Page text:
The difficulty really is psychological and exists in the perpetual torment that results from your saying to yourself, "But how can it be like that?" which is a reflection of uncontrolled but utterly vain desire to see it in terms of something familiar. I will not describe it in terms of an analogy with something familiar; I will simply describe it. There was a time when the newspapers said that only twelve men understood the theory of relativity. I do not believe there ever was such a time. There might have been a time when only one man did, because he was the only guy who caught on, before he wrote his paper. But after people read the paper a lot of people understood the theory of relativity in some way or other, certainly more than twelve. On the other hand, I think I can safely say that nobody understands quantum mechanics. So do not take the lecture too seriously, feeling that you really have to understand in terms of some model what I am going to describe, but just relax and enjoy it. I am going to tell you what nature behaves like. If you will simply admit that maybe she does behave like this, you will find her a delightful, entrancing thing. Do not keep saying to yourself, if you can possible avoid it, "But how can it be like that?" because you will get 'down the drain', into a blind alley from which nobody has escaped. Nobody knows how it can be like that.”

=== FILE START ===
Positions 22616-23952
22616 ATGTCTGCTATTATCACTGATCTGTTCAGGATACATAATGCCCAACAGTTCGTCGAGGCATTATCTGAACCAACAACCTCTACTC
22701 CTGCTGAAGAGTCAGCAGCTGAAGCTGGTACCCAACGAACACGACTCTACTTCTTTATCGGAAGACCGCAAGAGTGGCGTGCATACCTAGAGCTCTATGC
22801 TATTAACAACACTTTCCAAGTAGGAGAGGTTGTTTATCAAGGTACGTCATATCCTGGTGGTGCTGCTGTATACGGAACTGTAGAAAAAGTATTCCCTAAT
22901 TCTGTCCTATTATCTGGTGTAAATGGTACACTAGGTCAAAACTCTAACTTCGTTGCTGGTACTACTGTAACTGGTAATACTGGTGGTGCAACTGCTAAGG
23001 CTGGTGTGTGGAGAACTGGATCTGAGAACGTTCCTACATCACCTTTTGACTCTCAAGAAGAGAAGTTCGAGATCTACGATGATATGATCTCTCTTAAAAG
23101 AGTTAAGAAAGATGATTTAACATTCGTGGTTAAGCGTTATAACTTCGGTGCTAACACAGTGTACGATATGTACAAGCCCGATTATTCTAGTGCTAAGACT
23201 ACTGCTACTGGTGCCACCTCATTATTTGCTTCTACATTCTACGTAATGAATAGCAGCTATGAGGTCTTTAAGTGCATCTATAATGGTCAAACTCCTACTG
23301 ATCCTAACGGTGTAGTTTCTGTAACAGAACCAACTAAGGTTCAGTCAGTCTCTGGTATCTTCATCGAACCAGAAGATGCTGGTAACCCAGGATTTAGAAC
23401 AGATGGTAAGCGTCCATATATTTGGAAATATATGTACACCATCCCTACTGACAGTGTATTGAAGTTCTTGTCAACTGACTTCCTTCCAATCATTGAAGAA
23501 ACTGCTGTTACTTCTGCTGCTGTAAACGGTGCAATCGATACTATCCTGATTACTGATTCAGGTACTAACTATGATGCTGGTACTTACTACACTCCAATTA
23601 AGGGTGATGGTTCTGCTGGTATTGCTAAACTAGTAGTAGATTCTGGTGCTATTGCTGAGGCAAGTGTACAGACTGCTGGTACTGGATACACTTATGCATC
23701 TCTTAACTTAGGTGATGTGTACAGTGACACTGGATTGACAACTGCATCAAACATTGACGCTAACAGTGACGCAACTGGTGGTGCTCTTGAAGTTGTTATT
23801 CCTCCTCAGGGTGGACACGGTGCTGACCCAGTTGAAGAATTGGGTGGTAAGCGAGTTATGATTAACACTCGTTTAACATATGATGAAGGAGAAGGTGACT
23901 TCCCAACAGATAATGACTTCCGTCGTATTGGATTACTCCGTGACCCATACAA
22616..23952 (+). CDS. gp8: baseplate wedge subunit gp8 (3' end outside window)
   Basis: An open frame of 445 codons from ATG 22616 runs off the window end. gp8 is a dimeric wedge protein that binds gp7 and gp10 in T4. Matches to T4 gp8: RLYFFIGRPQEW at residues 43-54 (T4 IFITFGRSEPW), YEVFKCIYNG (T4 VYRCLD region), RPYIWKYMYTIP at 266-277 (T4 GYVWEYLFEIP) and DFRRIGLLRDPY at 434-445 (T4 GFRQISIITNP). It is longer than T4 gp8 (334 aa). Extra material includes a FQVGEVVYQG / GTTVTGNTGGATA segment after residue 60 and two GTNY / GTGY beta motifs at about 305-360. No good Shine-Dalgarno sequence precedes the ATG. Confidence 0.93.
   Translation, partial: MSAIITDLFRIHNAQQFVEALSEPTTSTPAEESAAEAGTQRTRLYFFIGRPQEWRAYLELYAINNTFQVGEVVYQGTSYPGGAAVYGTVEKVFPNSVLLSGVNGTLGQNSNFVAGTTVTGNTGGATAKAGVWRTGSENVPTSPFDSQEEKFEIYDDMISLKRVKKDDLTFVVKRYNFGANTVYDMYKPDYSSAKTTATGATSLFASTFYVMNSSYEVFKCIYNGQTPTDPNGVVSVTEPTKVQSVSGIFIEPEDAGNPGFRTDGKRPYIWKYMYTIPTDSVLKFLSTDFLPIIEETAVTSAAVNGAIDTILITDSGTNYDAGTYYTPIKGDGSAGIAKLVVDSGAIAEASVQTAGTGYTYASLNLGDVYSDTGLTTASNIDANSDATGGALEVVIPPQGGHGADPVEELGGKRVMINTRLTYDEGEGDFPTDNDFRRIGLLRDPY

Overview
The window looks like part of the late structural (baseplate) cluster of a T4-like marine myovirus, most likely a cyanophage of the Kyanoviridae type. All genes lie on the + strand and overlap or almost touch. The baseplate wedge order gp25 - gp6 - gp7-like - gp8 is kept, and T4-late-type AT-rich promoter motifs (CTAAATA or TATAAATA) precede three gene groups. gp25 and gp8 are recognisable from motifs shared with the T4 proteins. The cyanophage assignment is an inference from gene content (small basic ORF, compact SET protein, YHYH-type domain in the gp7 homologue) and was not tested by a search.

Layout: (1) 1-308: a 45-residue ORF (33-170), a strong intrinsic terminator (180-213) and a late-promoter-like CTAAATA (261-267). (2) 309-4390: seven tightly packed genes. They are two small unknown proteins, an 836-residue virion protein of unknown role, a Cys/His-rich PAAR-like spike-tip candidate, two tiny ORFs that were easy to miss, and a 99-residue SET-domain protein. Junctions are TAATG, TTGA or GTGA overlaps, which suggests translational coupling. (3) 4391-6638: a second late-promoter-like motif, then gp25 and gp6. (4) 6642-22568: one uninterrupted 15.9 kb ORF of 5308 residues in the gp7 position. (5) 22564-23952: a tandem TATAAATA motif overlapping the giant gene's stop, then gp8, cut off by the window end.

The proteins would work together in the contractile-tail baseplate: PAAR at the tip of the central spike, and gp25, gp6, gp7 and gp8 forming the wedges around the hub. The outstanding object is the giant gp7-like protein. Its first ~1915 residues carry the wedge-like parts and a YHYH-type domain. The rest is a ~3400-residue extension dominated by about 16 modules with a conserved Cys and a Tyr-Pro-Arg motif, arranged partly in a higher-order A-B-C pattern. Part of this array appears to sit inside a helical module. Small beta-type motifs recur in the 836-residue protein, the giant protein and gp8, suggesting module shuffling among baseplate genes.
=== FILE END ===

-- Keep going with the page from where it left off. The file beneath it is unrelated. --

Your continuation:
Edited by william.scherk
Minor spelling correction

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44 minutes ago, william.scherk said:

I claim that analogies ... are apt or in-apt.  Who decides?  When is an analogy a "just-so story," or a fanciful illustration, and when can one use it to inform and broaden understanding of a difficult or somewhat paradoxical concept?

I believe that analogies are fraught when used in argument as a replacement for argument.